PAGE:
Cousins Anselmo and Mauro Chiarli took over the historical Villa Cialdini estate in 2002, with the ambition of making top-quality Lambrusco. The mature vineyards are mainly planted with Grasparossa, a lower yielding and more concentrated clone of Lambrusco. This sparkling red wine is a true expression of the variety with an intense fruit-forward character and refreshing acidity, perfect for drinking slightly chilled in summer.



Kaiken, Método Tradicional Brut NV

The Pinot Noir and Chardonnay grapes for this wine are sourced from a vineyard situated at 1400 metres above sea level in the Gualtallary sub-region of the renowned Uco Valley. One of the highest-altitude zones in Mendoza, it is famed for producing fresh yet balanced fruit, perfect for sparkling wine production. This traditional-method sparkler delivers light citrus notes with beautifully balanced acidity.



Arras, `A` By Arras Premium Cuvée NV

Ed Carr, the man behind Arras, has been making sparkling wines in Australia since 1986 and was one of the first winemakers to see the potential Tasmanian fruit had for producing world-class sparkling wine. Tasmania’s cool climate areas of Pipers River, Derwent Valley and the Tamar Valley offer long, slow ripening conditions, resulting in wines of elegance and complexity. This cuvée of Pinot Noir, Chardonnay and Pinot Meunier spends three years in bottle on its on lees before disgorgement and blending, followed by at least 6 months in bottle before release, giving it a rich but fresh flavour.



Domaine Jean-Noël Gagnard, Crémant de Bourgogne `Le Grand Lys` 2016

Made from 100% Pinot Noir from a certified-organic single vineyard overlooking Saint Aubin, this Crémant de Bourgogne encapsulates the philosophy of the domaine which seeks to produce wines with a ‘sense of place’. 'Le Grand Lys' is aged on its lees for three years and is richer and more complex than many wines from this appellation. It has lovely concentrated flavours of white fruits, sweet pastries and toasted almonds supported by crisp, refreshing acidity and a delicate mousse.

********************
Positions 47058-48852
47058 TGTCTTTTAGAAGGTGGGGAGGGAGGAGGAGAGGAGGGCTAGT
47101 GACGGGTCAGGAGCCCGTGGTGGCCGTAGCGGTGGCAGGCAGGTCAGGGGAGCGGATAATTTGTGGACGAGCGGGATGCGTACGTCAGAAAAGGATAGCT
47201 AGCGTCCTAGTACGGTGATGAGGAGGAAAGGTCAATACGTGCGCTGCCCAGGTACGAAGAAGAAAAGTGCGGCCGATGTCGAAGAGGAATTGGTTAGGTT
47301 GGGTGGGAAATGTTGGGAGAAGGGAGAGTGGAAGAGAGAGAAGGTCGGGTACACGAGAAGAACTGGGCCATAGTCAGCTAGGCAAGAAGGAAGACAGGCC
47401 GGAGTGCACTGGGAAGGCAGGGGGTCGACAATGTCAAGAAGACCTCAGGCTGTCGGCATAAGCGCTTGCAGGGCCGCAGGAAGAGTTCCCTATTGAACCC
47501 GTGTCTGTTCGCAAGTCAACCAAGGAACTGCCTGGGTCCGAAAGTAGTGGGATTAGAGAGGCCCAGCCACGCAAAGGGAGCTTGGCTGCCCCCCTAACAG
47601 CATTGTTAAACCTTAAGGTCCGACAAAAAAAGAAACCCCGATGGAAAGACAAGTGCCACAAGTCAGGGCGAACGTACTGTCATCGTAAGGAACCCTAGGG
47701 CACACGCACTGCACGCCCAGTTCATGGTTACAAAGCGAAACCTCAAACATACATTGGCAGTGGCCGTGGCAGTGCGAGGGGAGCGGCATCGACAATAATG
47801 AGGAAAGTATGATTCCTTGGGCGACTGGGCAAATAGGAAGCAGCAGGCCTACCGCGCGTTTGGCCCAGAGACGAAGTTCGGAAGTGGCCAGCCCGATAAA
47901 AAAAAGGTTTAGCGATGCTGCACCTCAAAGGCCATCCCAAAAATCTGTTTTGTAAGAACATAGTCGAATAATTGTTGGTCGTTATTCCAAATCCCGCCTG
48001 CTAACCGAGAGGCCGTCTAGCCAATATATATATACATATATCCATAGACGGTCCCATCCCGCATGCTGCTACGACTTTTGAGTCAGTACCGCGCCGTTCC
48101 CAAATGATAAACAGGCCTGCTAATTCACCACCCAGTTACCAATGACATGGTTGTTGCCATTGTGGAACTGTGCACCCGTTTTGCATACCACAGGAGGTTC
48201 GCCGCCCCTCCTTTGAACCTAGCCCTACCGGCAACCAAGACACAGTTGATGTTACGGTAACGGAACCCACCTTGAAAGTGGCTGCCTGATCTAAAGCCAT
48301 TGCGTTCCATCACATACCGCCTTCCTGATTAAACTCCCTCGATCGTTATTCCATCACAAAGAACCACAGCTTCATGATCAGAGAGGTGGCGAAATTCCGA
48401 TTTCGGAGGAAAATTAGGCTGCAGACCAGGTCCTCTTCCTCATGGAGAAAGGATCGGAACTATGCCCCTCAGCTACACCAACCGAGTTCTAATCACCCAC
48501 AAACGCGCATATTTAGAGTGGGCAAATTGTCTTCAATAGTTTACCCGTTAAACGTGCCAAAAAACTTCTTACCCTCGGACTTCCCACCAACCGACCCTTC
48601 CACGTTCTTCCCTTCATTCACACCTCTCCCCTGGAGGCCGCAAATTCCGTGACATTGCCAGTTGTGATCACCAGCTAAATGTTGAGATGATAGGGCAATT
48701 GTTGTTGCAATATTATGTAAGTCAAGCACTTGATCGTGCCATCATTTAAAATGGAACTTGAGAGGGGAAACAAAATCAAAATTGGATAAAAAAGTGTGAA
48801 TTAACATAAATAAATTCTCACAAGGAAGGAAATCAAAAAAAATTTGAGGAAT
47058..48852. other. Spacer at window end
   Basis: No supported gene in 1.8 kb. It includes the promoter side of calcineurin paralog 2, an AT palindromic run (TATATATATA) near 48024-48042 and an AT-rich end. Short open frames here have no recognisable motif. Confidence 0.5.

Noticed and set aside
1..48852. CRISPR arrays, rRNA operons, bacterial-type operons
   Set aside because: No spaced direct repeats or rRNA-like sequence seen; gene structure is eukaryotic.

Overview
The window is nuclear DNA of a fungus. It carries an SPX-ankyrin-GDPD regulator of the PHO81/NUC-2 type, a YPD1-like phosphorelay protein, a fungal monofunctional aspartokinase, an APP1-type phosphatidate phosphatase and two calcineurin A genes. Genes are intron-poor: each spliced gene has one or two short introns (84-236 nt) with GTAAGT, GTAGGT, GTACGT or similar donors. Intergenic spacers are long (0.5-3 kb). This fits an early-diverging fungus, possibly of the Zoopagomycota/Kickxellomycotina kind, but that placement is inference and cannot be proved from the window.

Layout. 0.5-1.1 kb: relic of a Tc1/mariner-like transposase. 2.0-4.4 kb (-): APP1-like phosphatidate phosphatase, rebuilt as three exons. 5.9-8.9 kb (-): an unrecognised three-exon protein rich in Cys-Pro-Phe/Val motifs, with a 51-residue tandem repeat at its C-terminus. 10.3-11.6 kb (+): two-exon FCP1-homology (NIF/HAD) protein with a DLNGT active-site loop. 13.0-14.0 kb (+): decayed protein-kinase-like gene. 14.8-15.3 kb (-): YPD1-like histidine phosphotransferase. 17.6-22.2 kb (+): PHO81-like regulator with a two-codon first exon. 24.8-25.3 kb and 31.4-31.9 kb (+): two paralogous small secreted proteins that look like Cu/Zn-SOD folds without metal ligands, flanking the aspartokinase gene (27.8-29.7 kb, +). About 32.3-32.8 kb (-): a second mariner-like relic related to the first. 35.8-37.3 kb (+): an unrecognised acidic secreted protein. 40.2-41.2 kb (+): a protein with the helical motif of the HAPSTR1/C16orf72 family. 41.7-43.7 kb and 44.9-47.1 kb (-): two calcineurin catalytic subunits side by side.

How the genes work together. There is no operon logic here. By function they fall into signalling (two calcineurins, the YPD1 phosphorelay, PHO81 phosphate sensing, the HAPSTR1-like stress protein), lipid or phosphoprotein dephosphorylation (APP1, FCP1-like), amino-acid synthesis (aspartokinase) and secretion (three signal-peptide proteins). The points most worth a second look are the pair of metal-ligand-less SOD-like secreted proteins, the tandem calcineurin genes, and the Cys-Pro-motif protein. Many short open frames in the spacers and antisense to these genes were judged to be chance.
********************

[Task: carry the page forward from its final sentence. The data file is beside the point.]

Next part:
Domaine Stéphane Aladame, Crémant de Bourgogne Extra Brut 2018

This Crémant highlights the often ‘under the radar’ region of Montagny in the Côte Chalonnaise. An attractive blend of 60% Aligoté and 40% Chardonnay from Stéphane’s Montagny vineyards, the wine has a floral character with notes of fresh citrus, a supple mousse and crisp mineral undertones. It ably demonstrates the excellent value to be found in this region.



Akarua, Central Otago Rosé Brut NV

A characterful, creamy blend of Pinot Noir and Chardonnay from this certified-sustainable estate in Central Otago, the fruit for the Akarua Rosé Brut comes from four different vineyards planted across Bannockburn and Pisa. The base wines are all vinified separately and blended with the addition of 15% reserve wines. 18 months on lees prior to disgorgement adds further complexity. This wine has lifted aromas of red fruits and toasted brioche, a fine-beaded mousse, vibrant acidity and a crisp and lingering finish.